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* A major part of the impact of this building comes from its town centre site, where it dwarfs the surrounding buildings. It is comparable in this respect with the enormous Wadworth brewery in Devizes, about which I posted here.

Update 5 March 2019 A reader has provided an excellent extended comment, containing much information on the factory and company. You can read this buy pressing the word COMMENTS just below. 

Monday, February 25, 2019

South Bank, London


Back in the swim

This sculpture, called The Sunbathers, by Peter Laszlo Peri, is now on an internal wall in the Royal Festival Hall on London’s South Bank. The piece was made for the 1951 Festival of Britain, and was installed on a wall of the Waterloo Station Gate to the Festival’s South Bank site, on York Road. Like most of the Festival, the sculpture was not intended to remain there permanently – nearly everything on the South Bank, except for the Festival Hall, was swept away after the Festival closed.

Perhaps The Sunbathers was always meant to be an occasional piece – many of the sculptures made for the event were destroyed. It’s not the greatest depiction of a pair of human figures, but it has significance of several kinds – historically, for its prominent place on the Festival site, compositionally, for the innovative way in which its position on the wall enforces an unusual viewpoint, and technically,  because it was an experiment in making figurative sculpture out of concrete. However, like so much of the art made for the Festival it was long thought lost.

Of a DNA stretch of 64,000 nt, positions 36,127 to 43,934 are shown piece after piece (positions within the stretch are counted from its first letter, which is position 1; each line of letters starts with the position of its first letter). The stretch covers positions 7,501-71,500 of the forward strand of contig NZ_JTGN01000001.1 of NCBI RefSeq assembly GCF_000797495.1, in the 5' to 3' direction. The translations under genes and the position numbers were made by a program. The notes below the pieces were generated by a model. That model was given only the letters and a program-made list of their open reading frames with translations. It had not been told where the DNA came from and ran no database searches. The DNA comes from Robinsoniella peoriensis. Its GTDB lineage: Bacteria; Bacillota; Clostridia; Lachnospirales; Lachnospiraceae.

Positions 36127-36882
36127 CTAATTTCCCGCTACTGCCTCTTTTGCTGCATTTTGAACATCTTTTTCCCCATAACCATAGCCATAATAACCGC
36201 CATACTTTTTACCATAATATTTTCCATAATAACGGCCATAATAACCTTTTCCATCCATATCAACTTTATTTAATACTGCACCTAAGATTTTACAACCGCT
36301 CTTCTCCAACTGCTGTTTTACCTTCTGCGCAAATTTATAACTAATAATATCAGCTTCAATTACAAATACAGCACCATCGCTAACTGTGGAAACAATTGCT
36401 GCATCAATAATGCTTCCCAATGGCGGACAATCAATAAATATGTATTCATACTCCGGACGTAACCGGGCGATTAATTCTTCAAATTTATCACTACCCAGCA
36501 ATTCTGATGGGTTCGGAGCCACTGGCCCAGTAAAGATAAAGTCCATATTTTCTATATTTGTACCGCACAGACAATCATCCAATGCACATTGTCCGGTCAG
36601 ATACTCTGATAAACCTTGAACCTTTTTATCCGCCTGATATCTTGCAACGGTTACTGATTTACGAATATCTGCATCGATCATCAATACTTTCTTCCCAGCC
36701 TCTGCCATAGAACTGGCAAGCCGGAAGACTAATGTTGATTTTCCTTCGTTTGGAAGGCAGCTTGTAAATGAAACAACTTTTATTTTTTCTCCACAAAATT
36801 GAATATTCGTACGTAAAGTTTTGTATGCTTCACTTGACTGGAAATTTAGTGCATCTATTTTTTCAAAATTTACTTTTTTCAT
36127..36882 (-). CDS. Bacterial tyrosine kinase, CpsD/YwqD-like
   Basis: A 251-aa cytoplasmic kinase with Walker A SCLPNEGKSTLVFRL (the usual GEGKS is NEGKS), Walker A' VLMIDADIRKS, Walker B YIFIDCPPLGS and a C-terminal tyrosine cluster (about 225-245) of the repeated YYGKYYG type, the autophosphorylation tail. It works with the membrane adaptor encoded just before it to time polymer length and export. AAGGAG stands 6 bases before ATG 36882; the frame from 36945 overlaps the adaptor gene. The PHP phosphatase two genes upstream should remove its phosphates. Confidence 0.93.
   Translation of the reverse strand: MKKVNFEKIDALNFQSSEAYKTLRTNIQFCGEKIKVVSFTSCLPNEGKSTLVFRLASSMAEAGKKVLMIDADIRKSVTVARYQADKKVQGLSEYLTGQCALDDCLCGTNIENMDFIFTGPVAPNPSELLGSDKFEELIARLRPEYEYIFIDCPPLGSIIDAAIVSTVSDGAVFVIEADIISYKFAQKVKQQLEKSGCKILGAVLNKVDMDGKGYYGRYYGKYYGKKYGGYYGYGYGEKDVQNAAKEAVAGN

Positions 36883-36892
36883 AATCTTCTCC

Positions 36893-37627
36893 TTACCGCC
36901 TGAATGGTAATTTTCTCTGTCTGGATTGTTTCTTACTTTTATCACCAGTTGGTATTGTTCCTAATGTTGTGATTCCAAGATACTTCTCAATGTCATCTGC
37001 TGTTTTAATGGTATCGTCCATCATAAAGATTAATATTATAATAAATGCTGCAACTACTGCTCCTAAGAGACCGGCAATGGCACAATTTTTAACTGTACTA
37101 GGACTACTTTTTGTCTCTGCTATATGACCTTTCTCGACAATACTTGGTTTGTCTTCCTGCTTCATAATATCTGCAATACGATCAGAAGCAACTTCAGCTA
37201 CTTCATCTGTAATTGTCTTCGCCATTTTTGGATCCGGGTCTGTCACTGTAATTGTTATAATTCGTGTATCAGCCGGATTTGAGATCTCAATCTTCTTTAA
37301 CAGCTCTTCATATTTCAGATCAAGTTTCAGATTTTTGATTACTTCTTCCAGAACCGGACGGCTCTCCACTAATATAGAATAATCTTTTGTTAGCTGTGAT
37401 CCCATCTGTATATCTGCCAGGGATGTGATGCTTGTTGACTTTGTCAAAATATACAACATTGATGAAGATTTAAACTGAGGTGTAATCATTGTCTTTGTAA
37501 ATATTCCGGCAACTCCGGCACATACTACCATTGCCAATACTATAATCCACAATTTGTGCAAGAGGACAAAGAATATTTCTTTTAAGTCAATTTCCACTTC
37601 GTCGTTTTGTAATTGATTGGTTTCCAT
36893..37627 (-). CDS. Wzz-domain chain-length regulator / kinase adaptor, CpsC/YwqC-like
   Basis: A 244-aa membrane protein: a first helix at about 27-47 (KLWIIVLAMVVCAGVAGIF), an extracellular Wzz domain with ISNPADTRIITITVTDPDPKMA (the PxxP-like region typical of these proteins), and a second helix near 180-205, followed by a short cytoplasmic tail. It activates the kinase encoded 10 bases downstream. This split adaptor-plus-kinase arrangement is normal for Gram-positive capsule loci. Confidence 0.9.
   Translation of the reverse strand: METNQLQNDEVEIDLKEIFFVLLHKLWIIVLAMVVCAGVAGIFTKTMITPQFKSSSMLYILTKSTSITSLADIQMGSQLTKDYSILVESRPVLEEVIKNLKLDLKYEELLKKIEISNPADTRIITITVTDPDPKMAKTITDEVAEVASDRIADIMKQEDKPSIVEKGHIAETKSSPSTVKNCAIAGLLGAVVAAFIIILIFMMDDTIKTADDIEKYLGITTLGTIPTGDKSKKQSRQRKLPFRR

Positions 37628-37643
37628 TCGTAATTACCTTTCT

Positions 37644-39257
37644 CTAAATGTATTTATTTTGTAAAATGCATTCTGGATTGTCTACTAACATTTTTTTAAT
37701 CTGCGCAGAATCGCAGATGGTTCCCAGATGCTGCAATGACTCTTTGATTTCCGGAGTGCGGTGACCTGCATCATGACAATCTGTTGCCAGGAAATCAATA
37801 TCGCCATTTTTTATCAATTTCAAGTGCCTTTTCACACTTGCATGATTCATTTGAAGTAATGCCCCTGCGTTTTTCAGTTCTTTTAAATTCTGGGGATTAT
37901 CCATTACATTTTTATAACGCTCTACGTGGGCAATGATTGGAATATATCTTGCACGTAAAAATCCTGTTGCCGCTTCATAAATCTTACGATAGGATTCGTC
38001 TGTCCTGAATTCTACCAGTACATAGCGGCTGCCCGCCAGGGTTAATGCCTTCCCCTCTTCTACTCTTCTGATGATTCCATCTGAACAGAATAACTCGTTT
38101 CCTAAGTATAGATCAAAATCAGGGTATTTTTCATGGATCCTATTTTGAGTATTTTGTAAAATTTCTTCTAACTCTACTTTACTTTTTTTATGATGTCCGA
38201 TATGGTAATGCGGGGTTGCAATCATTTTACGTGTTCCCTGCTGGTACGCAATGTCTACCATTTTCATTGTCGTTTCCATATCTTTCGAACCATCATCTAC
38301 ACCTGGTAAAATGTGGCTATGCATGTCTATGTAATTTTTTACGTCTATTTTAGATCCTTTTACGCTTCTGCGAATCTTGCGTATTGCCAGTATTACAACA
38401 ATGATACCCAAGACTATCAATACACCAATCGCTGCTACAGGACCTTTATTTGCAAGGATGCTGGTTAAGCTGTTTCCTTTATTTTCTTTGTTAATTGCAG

In 2016, Historic England put on an absorbing exhibition in Somerset House called Out There: Post-War Public Art. The show included several images of lost public art, and asked visitors to submit information if they knew the whereabouts of any of these lost works. Two people responded that they had seen The Sunbathers in the garden of the Clarendon Hotel in Blackheath. Investigation revealed the two figures, badly damaged, under a tarpaulin in the garden where they had been left with the hope of restoring them and displaying them somewhere.

For over six decades, The Sunbathers remained a memory, of which readers of histories of the Festival and of Dylan Thomas’s essay about the event* were occasionally reminded. After a crowdfunded project to restore them, the figures are now on show inside the Festival Hall, not far from displays about the Festival of Britain and the origins of this famous concert hall. This spot on the wall in the foyer, a short walk from the work’s original home, does not seem a bad place for it to end up.

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* ‘The Festival Exhibition’, reprinted in Ralph Maud (ed.), Dylan Thomas: The Broadcasts (J. M. Dent & Sons, 1991). 

Note On 26 February 2019, I corrected the text of this post because as originally posted, the title of the sculpture and the date of the Historic England exhibition were incorrect. 

Thursday, February 21, 2019

Temple Place, London


At a slight angle to the universe

In Temple Place the other day* I was charmed to see this – a 1920s K2 telephone kiosk, designed by Giles Gilbert Scott, still in situ and sill apparently with a telephone inside. This is the ‘original’ red telephone box design – not in the sense that it’s the earliest type of telephone kiosk, but that it is the first of the red, shallow-domed designs by Scott to be made in quantity. I’ve notice before the prototype, preserved at the entrance to the Royal Academy in Piccadilly and slightly different in detail from the ‘standard’ K2 that developed from it.†